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Don't Trust Politicians When They Explain Economic Disparity


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Investors Business Daily:

Anyone who has ever been in a Third World country, or even in a slum neighborhood at home, is likely to wonder why there can be such dire poverty among some people while others are prospering.

Both politicians and intellectuals have tended to have simple answers to that question, even if these simple answers have been different in different eras.

A hundred years ago, the prevailing answer was that some people are innately and genetically inferior. This answer thundered not only from political platforms in redneck dialect by politicians in the Jim Crow South. The same message was delivered in cultured and lofty tones from academic podiums in the nation's most prestigious colleges and universities.

Nor was this unique to the United States. In Britain, a study of high-achieving families by Francis Galton, a cousin of Charles Darwin, concluded that the reason for their achievements was genetic superiority. From there it was a short step to seeing various races as genetically superior and inferior.

More ominously, Galton saw those who were inferior as a drag on society who should be eliminated. As often happens when a big idea seizes the imagination of the intelligentsia, their strongest argument is there is no argument — that "science" has already proved what they believe.

As Sir Francis Galton put it: "There exists a sentiment, for the most part quite unreasonable, against the gradual extinction of an inferior race." The idea that those with different views had only "sentiment" on their side, while he had science, was common among intellectuals on both sides of the Atlantic.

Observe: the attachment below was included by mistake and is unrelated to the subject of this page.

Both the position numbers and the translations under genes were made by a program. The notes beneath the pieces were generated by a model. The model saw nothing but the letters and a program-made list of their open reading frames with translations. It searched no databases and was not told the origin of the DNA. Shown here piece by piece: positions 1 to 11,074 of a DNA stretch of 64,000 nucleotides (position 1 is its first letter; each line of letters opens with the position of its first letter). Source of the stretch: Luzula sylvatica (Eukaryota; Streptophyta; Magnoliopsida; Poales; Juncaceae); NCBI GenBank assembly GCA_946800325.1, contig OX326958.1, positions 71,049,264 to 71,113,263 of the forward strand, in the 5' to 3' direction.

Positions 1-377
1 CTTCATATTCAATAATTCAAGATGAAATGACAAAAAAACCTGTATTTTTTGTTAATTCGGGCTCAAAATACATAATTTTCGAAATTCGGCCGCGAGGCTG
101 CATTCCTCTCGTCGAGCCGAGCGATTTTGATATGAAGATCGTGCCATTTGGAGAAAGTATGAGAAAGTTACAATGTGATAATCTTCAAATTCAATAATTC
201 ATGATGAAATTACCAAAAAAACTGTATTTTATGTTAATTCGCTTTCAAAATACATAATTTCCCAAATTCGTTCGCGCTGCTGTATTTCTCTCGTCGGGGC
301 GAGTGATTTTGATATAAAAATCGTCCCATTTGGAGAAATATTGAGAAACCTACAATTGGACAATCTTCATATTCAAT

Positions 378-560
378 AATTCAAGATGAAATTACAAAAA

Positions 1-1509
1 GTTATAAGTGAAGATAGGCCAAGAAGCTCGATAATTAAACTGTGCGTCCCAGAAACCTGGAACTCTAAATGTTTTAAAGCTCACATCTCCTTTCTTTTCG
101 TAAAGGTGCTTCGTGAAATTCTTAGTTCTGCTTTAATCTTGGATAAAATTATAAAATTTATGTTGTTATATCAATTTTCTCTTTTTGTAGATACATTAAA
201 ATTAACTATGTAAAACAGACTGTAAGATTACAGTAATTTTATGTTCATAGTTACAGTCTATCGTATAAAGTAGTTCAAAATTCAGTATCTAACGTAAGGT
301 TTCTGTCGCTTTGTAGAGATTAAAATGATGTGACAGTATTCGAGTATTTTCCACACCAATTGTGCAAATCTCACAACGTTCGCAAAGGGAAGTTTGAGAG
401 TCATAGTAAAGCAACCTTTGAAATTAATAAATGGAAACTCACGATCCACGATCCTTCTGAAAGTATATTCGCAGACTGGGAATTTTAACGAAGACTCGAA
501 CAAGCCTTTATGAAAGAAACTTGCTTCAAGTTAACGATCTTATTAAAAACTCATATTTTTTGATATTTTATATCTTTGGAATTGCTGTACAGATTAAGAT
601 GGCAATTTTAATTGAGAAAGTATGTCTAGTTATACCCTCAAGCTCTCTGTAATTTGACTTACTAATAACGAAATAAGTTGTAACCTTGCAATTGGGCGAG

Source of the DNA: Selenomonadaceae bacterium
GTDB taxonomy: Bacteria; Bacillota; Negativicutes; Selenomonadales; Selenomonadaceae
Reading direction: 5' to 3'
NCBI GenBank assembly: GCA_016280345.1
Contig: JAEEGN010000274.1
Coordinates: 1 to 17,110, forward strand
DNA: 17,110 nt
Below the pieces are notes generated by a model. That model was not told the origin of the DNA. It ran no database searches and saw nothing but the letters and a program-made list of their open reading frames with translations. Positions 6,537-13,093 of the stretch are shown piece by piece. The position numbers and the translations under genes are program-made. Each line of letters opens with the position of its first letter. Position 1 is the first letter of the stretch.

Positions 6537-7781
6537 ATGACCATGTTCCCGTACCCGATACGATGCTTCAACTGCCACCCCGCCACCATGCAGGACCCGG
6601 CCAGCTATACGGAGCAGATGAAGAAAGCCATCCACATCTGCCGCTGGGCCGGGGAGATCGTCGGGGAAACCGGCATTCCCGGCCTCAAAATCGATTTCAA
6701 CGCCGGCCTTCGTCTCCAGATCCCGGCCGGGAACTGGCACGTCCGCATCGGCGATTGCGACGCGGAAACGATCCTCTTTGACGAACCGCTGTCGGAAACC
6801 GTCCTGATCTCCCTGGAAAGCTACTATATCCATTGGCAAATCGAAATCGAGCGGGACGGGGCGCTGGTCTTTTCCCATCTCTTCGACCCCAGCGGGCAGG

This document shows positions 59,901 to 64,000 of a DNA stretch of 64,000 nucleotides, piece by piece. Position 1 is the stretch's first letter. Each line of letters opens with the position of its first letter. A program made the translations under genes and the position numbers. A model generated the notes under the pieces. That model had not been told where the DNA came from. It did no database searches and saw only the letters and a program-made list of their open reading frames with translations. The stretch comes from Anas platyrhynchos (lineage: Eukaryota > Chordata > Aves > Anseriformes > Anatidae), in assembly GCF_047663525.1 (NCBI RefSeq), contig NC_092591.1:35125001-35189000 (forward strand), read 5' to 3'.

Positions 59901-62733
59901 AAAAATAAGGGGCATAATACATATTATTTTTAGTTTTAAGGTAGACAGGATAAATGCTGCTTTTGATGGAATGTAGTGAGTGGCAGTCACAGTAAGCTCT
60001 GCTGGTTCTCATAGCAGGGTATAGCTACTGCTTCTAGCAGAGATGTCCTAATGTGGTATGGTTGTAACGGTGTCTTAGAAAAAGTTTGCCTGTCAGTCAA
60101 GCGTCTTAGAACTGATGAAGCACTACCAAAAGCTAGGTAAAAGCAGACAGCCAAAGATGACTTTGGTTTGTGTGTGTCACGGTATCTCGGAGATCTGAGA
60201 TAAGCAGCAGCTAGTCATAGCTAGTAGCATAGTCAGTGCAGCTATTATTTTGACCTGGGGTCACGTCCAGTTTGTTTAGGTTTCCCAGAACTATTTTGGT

Eugenics — a term Galton coined — became a crusading creed, and eugenics societies were set up by such stellar intellectuals as John Maynard Keynes, H.G. Wells and George Bernard Shaw in England. In the U.S. there were 376 college courses devoted to eugenics in American colleges and universities in 1928.

By the end of the 20th century, the pendulum had swung to the opposite end of the spectrum. Now differences in achievements among classes, races or the sexes were seen as being a result of discriminatory treatment.

And, again, as with the intelligentsia of the Progressive era, those with different views were dismissed with a word — often "racist" now, as compared to "sentimental" in the earlier period. But in neither era were views different from the crusading creed of the day seriously engaged.snip
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Historical happenstances — the fact that the Romans invaded Western Europe but not Eastern Europe, for example — left a legacy of written languages in Western Europe that people in Eastern Europe did not have for centuries.


One small problem with Tom's argument....Romania. Rome ruled there from 105 till the "Fall" Romanian is a Romance language.


Here is the problem when dealing with history and culture, why some societies are richer than others, you can't just put it down to one or two things.

Dr. Sowell should know better than this.

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